L.A.'s freeways are overdue for a reckoning. These artists can connect the dots for you

From left to right: Michael Khosravifard, Gustavo Martinez, Oscar Magallanes, Aaron Estrada, Alfredo Diaz
(Brittany Bravo/For The Times)
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This story is part of Image issue 7, “Survival,” a collective vision for the L.A. of our dreams. See the full package here.

“Highways & Byways,” the current exhibition by 3B Collective at Residency Art Gallery in Inglewood, is many things: An exploration of the way megadevelopments like freeways and stadiums displace communities of color. A bridge for understanding the connections between gentrification and environmental issues. A needle threading all of these things back to indigenous traditions and colonization. But more than anything, it’s a reclamation — of the things that lie under the concrete, of L.A.‘s aesthetic traditions, like graffiti and lowrider culture, born from these overlapping histories.

The collective has been sparking these kinds of conversations in its work since it was formed in 2017 by a group of mostly UCLA students. Through murals, public artworks and site-specific installations, 3B has sought to uplift its indigenous, immigrant and Chicano communities while addressing the inequities within them. We spoke with 3B members Oscar Magallanes, Alfredo Diaz, Aaron Estrada, Michael Khosravifard and Gustavo Martinez about the cycles that repeat themselves, the trauma of seeing their neighborhoods change and the ways in which their first L.A. show attempts to make sense of it all, through paintings, photography and sculpture.

Alfredo Diaz, Aaron Estrada, Michael Khosravifard, Gustavo Martinez, Oscar Magallanes
Alfredo Diaz, Aaron Estrada, Michael Khosravifard, Gustavo Martinez, Oscar Magallanes
(Brittany Bravo/For The Times)

Your work feels very rooted in history while also pointing toward the future. How do you strike that balance?

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Aaron Estrada: We make work for ourselves but also the community that we identify [with]. Murals themselves are storytelling, there’s so much history to it. And that’s something that we take into consideration when we do our murals. We always make sure we acknowledged the space that we’re in, we do our research and see what indigenous people were there, what community is there and what’s going on with the environment.

Alfredo Diaz: With this recent show, we were all in the studio together having conversations about what art is and where it’s going. We were trying to negotiate with ourselves what we wanted the work to look like going from murals to paintings. So we’re definitely referencing Chicano history and indigenous history, but instead of it being fully referential, it’s trying to figure out what we want Chicano to look like in 2021 or 2022, and moving [forward].

Alfredo Diaz
Alfredo Diaz
(Brittany Bravo/For The Times)

Estrada: We’re always working with imagery and icons from Mesoamerica and we’re trying to figure out how to relate that to what’s going on right now. Sadly, the funny thing is that some of the conversations that we’re having are still going on — about genocide, about Black and brown bodies being discriminated against, systemic racism. We are looking at how it’s essentially carried on to today.

Aaron Estrada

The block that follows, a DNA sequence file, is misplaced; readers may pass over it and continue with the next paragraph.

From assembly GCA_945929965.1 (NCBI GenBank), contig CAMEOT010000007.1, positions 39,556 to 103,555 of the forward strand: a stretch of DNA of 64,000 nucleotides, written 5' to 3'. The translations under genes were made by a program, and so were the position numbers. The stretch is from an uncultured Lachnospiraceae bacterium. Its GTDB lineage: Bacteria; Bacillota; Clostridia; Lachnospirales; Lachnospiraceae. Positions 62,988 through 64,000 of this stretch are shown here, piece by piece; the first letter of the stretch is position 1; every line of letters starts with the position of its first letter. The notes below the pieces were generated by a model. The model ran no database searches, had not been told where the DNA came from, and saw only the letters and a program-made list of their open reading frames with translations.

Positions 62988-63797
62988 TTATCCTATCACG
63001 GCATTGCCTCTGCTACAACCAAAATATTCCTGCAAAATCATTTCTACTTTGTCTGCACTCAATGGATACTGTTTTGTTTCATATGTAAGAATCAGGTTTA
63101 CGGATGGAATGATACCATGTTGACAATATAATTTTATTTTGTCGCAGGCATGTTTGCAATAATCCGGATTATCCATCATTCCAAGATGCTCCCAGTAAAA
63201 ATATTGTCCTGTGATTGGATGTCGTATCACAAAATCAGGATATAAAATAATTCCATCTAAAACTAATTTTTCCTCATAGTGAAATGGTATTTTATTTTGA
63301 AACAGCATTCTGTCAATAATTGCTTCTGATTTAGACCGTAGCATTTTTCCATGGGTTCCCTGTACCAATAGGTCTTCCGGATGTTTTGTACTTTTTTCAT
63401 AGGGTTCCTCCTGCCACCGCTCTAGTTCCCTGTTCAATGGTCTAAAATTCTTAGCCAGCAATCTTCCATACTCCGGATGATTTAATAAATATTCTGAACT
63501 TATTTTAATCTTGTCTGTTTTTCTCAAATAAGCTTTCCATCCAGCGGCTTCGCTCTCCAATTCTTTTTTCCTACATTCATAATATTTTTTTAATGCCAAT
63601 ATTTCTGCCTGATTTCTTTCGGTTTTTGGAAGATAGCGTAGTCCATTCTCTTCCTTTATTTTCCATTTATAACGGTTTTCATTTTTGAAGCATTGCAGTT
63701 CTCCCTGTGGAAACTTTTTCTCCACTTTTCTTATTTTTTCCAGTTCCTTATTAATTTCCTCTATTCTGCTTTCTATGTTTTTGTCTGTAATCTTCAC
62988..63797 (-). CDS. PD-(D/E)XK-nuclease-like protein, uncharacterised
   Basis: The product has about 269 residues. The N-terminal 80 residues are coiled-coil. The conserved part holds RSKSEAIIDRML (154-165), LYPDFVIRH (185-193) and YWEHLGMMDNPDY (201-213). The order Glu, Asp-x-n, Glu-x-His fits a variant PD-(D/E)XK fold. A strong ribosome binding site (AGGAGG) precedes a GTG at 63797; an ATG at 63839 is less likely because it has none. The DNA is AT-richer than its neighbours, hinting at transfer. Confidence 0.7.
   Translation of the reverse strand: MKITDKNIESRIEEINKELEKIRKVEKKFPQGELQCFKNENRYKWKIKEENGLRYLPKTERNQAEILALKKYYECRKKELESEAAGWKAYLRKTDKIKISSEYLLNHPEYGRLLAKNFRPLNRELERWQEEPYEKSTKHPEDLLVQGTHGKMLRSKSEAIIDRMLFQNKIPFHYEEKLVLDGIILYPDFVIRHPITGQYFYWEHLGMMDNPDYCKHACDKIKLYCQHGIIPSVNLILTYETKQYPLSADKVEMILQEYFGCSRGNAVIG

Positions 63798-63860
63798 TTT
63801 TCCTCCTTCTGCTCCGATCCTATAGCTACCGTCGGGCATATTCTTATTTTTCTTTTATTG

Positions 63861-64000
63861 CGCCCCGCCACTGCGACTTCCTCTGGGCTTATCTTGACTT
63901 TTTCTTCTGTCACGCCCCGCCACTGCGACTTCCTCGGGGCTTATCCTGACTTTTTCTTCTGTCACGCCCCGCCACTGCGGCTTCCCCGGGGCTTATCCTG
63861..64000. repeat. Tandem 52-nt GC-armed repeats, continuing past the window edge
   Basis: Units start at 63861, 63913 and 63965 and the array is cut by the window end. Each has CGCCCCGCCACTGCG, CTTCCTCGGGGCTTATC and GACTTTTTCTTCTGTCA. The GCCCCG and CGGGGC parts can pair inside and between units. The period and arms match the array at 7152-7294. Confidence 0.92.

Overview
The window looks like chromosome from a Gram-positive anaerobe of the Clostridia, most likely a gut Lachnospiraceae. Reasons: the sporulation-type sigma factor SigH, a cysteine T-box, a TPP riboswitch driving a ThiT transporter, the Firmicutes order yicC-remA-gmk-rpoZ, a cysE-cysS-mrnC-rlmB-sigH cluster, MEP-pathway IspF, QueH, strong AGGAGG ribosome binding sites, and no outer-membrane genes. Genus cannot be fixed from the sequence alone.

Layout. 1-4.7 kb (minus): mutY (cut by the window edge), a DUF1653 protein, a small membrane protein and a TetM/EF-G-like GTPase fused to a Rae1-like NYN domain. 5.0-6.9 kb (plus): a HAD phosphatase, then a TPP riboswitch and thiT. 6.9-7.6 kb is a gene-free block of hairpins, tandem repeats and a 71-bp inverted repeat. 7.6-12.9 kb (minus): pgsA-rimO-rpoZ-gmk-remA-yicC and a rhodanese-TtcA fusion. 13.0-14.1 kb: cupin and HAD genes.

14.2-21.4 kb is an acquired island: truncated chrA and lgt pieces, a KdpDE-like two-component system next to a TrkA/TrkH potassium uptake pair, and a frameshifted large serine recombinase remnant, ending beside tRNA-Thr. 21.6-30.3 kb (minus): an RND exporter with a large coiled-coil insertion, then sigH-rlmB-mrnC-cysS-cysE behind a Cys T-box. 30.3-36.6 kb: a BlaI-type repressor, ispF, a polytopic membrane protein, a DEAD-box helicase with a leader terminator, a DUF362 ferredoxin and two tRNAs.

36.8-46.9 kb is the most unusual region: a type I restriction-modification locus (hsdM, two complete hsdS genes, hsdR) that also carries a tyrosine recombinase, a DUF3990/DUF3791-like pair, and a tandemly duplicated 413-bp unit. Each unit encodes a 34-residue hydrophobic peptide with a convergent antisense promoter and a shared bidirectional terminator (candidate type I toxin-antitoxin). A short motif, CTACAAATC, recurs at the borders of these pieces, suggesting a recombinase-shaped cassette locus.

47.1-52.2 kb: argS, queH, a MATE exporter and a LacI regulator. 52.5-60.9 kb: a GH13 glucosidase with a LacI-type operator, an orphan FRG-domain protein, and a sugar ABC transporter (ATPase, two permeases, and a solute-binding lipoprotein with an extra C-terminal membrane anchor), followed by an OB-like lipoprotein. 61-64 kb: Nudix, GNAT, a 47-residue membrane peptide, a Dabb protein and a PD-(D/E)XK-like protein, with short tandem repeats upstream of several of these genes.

Aaron Estrada
(Brittany Bravo/For The Times)

Oscar Magallanes: Just to add to that, these are conversations that we always have, as far as just thinking about time linearly — that’s very much a Eurocentric way of looking at things. Before we would look at cycles, we wouldn’t look at just linear time. Unfortunately everything is connected to colonialism, and so there’s very little difference between the systems that we set up for colonialism and gentrification.

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How does “Highways & Byways” draw from your own experience growing up?

Gustavo Martinez: I grew up in the byways, those sort of routes around the city. One of the main ones was the train. I started documenting gentrification in Inglewood around 2010 or 2011: I continued to map out space and return to the same places to rephotograph them. But during college is when I really saw the transition of how the train tracks that were unusable were going to be switched over to the Metro. And once the Metro started to be developed, that’s when I realized, “This is going to completely shift my neighborhood, which eventually displaces me.”

Gustavo Martinez
Gustavo Martinez
(Brittany Bravo/For The Times)

Now I live in South L.A., in Westmont, and I’m seeing how Westmont is just like Inglewood was 10 or 15 years before. I can see the cycle of how the border of where Inglewood and South L.A. are going to shift over and just continue to sort of eat up the city and just sort of continue to raise the rent and displace people.

Diaz: I grew up in South Central where a lot of the neighborhoods were defined by the freeways. I had cousins who were on the east side of the 110. I was on the west side of the 110. That’s sort of how we identified with each other, and that’s how you started to recognize symbols, sign languages and these writings on walls. You learn how to decode your neighborhood through those systems. For me, in the last decade, [the areas] started to shift into places that have like $800 million homes, even in South Central.

Estrada: I grew up in downtown, Pico-Union. Downtown was a place that no one really wanted to be associated with because there was the stigma of skid row being dangerous. As more big businesses started to come in and gentrify all of Broadway, seeing that happen, it was traumatizing honestly. I think it’s visible in our work: Seeing the different layers of how we tried to hold on to something that was, whether it’s through icons or certain writings on the wall, sign paintings or just murals, seeing that washed away by a corporation, it’s just terrible.